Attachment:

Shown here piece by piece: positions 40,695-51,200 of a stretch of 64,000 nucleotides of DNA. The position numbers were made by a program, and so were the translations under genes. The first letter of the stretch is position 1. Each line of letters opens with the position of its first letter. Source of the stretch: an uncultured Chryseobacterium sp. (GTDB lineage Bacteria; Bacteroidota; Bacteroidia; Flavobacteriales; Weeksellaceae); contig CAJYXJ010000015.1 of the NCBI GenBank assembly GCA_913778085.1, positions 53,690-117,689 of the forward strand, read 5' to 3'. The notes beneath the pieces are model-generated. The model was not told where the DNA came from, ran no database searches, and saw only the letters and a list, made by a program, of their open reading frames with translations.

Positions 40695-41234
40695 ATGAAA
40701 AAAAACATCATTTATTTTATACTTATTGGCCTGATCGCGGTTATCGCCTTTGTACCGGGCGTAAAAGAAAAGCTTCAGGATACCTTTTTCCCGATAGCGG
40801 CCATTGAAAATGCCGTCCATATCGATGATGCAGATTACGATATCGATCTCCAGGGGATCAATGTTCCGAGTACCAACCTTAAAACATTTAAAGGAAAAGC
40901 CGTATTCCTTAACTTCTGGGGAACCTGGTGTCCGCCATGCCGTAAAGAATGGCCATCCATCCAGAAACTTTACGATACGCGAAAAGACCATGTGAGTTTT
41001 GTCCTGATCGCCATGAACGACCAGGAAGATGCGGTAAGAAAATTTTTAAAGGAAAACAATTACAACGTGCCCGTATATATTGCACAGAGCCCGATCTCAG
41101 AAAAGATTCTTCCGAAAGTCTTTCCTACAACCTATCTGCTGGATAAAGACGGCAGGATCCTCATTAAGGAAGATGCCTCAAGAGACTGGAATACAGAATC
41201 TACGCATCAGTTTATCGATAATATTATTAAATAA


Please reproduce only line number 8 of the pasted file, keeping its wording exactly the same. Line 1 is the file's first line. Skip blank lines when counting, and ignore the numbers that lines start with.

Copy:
41101 AAAAGATTCTTCCGAAAGTCTTTCCTACAACCTATCTGCTGGATAAAGACGGCAGGATCCTCATTAAGGAAGATGCCTCAAGAGACTGGAATACAGAATC